Scott: Yesterday, we took you to the largest country in South America – Brazil. It is home to the upcoming World Cup and home to the upcoming Summer Olympics. And, today, Maggie Rulli takes us back to see how the locals are dealing with the global spotlight.
Maggie: Over the past few months, the streets of Brazil have been rocked by the largest protest to hit the country in over twenty years. An estimated 1 million people took to the streets in more than 100 cities. Initially, the cause was just a twenty-cent increase in bus fare. Even though that increase was eventually removed, it was enough to be the tipping point.
Gustavo Amaral: It kind of grew naturally. It’s like something that we were keeping inside.
Maggie: Gustavo Amaral was one of the original protestors.
Gustavo: When it came up, even the media wasn’t seeing what was happening. They were just saying, like, ‘Oh, it’s only twenty cents.’ And we were saying, like, ‘It’s not twenty cents.’
Maggie: So, it is about a lot more than bus fare.
Maggie: The protests grew in size and anger all over the country, and continue even now with more violence and no sign of slowing down. The protests are now part of a movement, one that has spread throughout Brazil and can, quite literally, be seen in the streets of Rio de Janeiro.
We have been seeing signs of the movement all over the city, and one thing that you see everywhere are these three letters. What do they mean?
Gustavo: So, it’s ‘rua’ and it means ‘street.’ We are really on the streets all the time. That’s where we celebrate and that’s where we live. I mean, it’s a perfect match with the movement because now we are filling the streets for a reason.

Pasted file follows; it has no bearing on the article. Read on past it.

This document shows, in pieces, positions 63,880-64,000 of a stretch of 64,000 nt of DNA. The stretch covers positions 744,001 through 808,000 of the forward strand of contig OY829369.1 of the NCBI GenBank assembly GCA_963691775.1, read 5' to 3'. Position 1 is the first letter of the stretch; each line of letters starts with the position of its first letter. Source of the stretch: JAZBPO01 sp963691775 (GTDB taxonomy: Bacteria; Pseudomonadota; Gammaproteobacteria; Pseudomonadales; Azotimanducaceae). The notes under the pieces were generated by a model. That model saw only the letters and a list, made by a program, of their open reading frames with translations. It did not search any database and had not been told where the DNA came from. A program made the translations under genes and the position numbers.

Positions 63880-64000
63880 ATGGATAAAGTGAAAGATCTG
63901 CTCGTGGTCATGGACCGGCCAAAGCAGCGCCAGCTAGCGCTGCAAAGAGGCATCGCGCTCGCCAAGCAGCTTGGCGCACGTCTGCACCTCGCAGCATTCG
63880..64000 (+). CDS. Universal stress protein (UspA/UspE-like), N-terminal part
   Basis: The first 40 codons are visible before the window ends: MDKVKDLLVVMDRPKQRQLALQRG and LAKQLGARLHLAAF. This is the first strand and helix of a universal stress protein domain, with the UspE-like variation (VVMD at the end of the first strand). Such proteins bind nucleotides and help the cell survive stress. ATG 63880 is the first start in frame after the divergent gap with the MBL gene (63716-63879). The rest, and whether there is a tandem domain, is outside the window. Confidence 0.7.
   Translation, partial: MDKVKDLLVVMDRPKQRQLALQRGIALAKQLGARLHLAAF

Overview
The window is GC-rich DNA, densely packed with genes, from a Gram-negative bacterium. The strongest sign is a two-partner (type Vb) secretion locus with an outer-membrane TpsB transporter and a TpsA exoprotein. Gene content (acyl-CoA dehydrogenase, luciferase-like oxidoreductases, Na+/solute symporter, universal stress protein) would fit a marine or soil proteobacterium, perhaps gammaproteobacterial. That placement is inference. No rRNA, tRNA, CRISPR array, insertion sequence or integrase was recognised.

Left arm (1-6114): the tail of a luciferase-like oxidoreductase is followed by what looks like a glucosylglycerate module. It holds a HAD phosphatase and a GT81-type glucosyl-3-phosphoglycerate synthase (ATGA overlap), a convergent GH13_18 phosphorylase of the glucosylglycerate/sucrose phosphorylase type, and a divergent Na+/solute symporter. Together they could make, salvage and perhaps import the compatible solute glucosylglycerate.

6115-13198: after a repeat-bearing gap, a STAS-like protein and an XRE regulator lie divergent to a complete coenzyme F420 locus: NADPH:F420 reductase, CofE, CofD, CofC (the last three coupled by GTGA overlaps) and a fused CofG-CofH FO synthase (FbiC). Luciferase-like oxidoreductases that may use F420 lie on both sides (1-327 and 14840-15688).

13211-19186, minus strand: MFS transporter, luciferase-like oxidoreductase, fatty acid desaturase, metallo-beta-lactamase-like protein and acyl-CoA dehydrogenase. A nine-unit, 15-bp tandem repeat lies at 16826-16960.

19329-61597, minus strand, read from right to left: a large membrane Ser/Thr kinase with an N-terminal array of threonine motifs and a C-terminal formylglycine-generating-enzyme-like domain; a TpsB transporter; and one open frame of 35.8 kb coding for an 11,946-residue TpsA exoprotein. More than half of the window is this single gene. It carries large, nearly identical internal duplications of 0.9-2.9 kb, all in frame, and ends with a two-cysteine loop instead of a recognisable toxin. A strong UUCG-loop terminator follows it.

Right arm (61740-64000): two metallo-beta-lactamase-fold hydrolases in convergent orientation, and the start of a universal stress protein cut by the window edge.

Maggie: As the movement spreads, the people’s list of complaints grows. High living costs, political corruption and very high taxes combined with poor public services. In a country that is just slightly smaller than the United States, transportation is barely reliable and often dangerous. And it has an educational system handicapped by unqualified teachers and wasteful spending, creating a population where two-thirds of 15 year olds are capable of only basic math and only 12% of workers have a college degree. Which is why, even in a country that loves sports as much as Brazil and has won the World Cup a record five times, hundreds of thousands of protestors are complaining about the amount of money the government is spending on the upcoming World Cup and Olympics. Money, they say, is over budget and misguided.